Finding God On The Web Essay

1369 words - 5 pages

Finding God on the Web

Almost overnight, the electronic community of the Internet has come to resemble a high-speed spiritual bazaar, where thousands of the faithful and equal numbers of the faithless- meet and debate and swap ideas(Ramo p.181). As far as history goes back, religion has been a very present, powerful force bringing people together to rejoice and celebrate and at the same time driving them into wars of hatred. On a much smaller scale, a similar circumstance of today is the argument that technology both brings people together and tears them apart. Technology's first big leap was Gutenbergs printing press, which printed the first Bible in 1456. At that time there were less than 30,000 books in all of Europe. Just fifty years later there were over nine million; most devoted to religious themes. By 1926 radio stations across the United States were broadcasting the good word, and by 1950 religion had flooded television. Today, at the beginning of the 21st century God has become a massive topic on the Internet, proving the theory that technology affects everything it touches, including us; our beliefs and ways of life.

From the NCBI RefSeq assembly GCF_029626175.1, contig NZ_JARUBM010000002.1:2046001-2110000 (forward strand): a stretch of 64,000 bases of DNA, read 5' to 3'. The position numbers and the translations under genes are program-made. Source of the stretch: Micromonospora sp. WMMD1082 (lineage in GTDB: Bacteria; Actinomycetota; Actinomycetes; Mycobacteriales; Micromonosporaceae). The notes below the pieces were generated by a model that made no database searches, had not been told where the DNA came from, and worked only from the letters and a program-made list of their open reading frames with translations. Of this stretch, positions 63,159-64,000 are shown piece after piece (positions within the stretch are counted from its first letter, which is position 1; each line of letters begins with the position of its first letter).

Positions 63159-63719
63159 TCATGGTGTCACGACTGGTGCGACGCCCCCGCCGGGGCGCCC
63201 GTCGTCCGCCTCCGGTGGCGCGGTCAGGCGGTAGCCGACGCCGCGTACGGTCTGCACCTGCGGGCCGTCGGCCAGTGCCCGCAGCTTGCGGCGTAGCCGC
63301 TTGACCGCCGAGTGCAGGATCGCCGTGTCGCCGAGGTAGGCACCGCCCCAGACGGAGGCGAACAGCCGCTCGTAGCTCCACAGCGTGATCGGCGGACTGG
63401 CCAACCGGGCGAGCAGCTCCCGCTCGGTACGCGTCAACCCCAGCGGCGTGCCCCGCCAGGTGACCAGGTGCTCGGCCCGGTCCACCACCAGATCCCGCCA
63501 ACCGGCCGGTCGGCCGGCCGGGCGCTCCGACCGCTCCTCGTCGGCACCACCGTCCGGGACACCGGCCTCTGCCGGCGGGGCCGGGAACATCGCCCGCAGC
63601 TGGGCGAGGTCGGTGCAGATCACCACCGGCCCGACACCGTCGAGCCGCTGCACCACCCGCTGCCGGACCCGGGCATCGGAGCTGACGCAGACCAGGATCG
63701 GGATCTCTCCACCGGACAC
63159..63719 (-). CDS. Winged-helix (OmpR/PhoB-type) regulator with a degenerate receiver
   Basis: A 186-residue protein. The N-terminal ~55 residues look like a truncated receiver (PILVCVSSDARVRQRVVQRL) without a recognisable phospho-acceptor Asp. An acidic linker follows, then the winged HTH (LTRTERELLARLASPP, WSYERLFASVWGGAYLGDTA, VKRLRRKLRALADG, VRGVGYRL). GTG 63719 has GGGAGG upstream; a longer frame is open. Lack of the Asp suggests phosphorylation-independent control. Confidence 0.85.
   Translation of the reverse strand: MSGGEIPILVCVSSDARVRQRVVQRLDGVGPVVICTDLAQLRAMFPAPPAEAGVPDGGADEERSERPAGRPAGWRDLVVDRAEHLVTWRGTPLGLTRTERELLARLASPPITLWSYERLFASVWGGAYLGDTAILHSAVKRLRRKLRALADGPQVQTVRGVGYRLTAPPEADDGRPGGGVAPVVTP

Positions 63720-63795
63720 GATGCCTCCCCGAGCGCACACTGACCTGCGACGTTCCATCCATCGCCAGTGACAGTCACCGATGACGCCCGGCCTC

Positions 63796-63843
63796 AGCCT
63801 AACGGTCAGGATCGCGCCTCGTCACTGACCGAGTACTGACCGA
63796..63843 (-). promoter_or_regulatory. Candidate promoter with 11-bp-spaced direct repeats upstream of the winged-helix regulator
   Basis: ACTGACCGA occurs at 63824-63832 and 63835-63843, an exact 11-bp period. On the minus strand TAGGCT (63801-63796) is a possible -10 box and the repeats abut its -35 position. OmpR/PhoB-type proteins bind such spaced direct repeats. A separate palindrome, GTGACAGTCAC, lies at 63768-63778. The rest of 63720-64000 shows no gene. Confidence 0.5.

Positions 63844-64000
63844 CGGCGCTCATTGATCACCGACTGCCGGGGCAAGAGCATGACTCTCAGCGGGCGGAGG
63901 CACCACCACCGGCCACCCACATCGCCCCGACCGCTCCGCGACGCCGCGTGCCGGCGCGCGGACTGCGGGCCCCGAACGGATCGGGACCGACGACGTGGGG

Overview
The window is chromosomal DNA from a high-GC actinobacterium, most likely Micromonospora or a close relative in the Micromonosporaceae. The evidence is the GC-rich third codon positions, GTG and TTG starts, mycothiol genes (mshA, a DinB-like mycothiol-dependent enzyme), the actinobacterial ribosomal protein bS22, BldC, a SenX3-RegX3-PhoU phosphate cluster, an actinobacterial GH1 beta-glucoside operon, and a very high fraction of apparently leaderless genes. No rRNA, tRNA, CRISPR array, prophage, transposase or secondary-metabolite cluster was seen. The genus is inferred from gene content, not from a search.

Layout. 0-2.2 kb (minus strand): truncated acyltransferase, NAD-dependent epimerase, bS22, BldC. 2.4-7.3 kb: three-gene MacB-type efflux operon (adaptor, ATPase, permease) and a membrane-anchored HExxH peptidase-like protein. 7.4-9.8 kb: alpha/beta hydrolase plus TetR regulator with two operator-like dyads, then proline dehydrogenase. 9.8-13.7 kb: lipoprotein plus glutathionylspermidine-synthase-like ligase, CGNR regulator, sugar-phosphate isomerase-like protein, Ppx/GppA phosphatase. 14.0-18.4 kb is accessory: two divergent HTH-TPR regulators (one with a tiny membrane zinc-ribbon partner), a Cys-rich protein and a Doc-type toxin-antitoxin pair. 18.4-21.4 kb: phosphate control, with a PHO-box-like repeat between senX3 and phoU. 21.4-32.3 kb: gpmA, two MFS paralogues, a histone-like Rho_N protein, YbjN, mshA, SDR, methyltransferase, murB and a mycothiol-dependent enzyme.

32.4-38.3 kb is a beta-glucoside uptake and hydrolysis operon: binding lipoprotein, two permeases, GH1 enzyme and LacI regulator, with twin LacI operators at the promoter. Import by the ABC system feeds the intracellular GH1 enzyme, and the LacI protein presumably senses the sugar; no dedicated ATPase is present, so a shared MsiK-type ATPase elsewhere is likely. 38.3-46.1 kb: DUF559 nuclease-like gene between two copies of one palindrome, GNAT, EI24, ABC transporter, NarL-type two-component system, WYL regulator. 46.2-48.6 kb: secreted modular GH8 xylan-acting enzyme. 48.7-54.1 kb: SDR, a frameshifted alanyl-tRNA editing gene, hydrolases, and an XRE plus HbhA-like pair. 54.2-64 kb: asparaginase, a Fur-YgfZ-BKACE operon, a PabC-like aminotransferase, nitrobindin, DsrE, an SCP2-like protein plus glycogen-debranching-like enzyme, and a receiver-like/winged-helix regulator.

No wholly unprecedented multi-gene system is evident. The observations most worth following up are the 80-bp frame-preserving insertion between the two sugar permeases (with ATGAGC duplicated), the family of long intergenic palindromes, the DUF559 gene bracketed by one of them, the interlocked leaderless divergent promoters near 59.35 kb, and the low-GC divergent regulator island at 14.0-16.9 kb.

Just as we wonder now how we ever lived without cell-phones, we will soon be asking that very same question about the Internet. When Joshua Cooper Ramo wrote his article Finding God on the Web in 1996, he believed we were at the start of a new movement: the marriage of God and the global computer networks (Ramo p185). That was almost seven years ago. When an Internet search for God was run in 1997, He was found 410,000 times. Since, those statistics have increased 5 fold. Now God has an impressive 2,206,667 references and they will continue to multiply with each passing day. In his article, Ramo states a truth about technological revolutions, and that is they change everything they touch(Ramo p185). He leaves his readers wondering if the Internet will warp religion so badly that God will somehow look different in the future. To those who are religious this idea is absurd. I dont think the computer revolution has any cosmic implications for religion at allWe already know God, says Notre Dames Plantinga. On the other side of the scale many technology-worshipping futurists believe that the World Wide Web is a vast cathedral of the mind, a place where ideas about God and religion can resonate, where faith can be shaped and defined by a collective spirit (Ramo 186). Upon entering the 21st century, these technology-worshipers have come to see the Net as a metaphor for God. Created by human hands but now growing out of human control, they see the Internet as an existence much greater than their own. These beliefs that God evolves along with man is known as process theology- a theory that most people who study religion would most likely disagree with. Charlise Lyless Cyberfaith focuses more on multiculturalism being a spiritual matter on the Internet. The site Cyberfaith International (info@cyberfaith.org) links people of...

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